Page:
Rokkasho

[Taylor]

Today I made my first visit to Rokkasho High School and it was wonderful.

Although Rokkasho is technically a village it is also the hub of several nuclear powerplants and fushion-based research projects.  Consequently it is flushed with cash despite its quiet, bucolic location.  The facilities attract engineers from around the world including a handful of folks from Spain and France.  They usually enroll their kids in the private international school, but I did meet an American student today on an exchange program.

The classes were amazing — very well-behaved but also willing to have a little fun.  One class in particular was quite memorable.  My co-teacher warned me ahead of time that they were the “loud” class.  This turned out to be an oversimplification.  When I walked in the room, yes, they were very loud.  However, every time I spoke they were attentative, respectful, and silent.  Then I would ask them a question or invite them to respond or participate and it was like an explosion of English.

For example:

Me, “I like basketball.  Do you like basketball?”

A female student in the corner, “OH YEAH!  I LIKE basketbaaaall!!!!!!!!!”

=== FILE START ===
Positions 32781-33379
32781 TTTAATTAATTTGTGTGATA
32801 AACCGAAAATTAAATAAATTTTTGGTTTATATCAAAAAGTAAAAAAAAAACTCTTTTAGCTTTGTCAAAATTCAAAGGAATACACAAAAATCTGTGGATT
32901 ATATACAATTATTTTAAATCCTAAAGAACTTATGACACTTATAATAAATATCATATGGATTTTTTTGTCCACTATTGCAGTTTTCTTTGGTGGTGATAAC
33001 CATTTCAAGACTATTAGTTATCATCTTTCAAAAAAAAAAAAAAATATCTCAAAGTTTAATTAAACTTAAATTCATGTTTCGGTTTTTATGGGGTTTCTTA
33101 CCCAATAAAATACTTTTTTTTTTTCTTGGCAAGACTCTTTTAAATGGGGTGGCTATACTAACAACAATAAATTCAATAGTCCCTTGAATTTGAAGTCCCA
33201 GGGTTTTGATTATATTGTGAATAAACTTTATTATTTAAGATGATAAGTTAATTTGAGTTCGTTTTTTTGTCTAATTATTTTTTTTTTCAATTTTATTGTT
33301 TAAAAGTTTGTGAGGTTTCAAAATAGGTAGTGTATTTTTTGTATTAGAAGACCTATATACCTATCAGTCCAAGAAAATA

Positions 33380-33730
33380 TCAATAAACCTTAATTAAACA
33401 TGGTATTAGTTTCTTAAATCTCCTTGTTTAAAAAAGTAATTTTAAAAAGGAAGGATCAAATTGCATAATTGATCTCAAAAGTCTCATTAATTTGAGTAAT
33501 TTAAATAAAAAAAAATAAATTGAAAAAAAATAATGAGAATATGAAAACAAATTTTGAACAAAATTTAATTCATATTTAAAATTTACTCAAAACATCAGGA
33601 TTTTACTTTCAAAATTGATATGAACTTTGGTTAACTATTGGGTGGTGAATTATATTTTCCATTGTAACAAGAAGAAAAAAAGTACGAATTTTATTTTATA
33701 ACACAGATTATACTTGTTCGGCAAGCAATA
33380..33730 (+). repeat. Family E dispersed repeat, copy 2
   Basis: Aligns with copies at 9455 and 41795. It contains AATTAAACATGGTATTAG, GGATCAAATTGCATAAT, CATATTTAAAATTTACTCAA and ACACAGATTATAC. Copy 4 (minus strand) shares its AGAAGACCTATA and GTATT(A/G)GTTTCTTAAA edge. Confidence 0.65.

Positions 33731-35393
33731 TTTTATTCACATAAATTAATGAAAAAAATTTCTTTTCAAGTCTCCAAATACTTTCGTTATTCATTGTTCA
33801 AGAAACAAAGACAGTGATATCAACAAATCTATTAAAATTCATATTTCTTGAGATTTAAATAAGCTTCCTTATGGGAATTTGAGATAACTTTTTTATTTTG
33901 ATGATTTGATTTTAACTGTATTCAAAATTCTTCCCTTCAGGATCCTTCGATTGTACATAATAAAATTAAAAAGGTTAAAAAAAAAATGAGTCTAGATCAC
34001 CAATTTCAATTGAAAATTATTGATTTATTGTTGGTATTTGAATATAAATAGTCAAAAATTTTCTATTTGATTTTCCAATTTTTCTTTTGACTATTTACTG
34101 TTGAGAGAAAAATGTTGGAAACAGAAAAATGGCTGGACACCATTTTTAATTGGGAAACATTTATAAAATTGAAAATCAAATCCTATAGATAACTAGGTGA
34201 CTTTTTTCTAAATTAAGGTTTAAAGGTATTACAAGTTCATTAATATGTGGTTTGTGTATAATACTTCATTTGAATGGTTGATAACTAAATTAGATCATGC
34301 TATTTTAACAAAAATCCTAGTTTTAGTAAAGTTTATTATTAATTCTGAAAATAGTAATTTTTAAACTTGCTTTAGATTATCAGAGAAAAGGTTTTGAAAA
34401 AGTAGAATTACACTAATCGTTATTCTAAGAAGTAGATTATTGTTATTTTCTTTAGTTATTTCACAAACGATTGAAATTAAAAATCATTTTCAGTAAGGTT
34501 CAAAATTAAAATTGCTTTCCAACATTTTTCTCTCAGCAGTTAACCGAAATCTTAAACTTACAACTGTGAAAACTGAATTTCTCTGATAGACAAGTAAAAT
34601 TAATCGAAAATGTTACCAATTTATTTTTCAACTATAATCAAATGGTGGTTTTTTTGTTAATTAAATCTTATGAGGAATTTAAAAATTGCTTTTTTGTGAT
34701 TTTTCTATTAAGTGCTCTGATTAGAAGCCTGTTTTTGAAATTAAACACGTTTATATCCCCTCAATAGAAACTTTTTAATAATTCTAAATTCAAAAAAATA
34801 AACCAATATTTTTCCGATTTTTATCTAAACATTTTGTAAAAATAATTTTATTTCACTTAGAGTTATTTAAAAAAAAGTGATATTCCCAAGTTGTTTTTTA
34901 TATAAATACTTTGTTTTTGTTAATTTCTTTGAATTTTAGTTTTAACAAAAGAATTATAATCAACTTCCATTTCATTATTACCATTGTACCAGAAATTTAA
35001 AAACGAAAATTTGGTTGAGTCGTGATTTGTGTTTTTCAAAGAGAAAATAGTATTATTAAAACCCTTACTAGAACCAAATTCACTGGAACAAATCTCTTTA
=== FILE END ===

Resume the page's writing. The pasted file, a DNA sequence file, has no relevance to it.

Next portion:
Genki desu.

After my lessons I caught the only bus that goes through Rokkasho in the afternoon.  In the morning I received a ride from a teacher who took the Shimokita Expressway; a nice highway that eats a few minutes off the commute and offers a grand view of the surrounding landscape as well as a fleeting glimpse of Mutsu Bay.  Our bus, on the other hand, weaved through the serpentine country roads that lead into the woods.  Red and yellow tinged leaves of decidious trees were interspersed between the hiba cypress evergreens.  As we came around one corner, we witnessed a man harvesting rice on his farm.  The mixture of the golden hue of the rice with the green grass, colored leaves, white tractor, and blue sky was a brilliant display of color on par with some experiences I have had viewing the aurora borealis in Alaska.  As I looked away from the window I thought to myself how fortunate the people of Aomori-ken are to see such spectacles so regularly.  Then, as I looked forward again, I saw that the people on the bus, including the driver, were looking at the same farm with the same sense of wonder.

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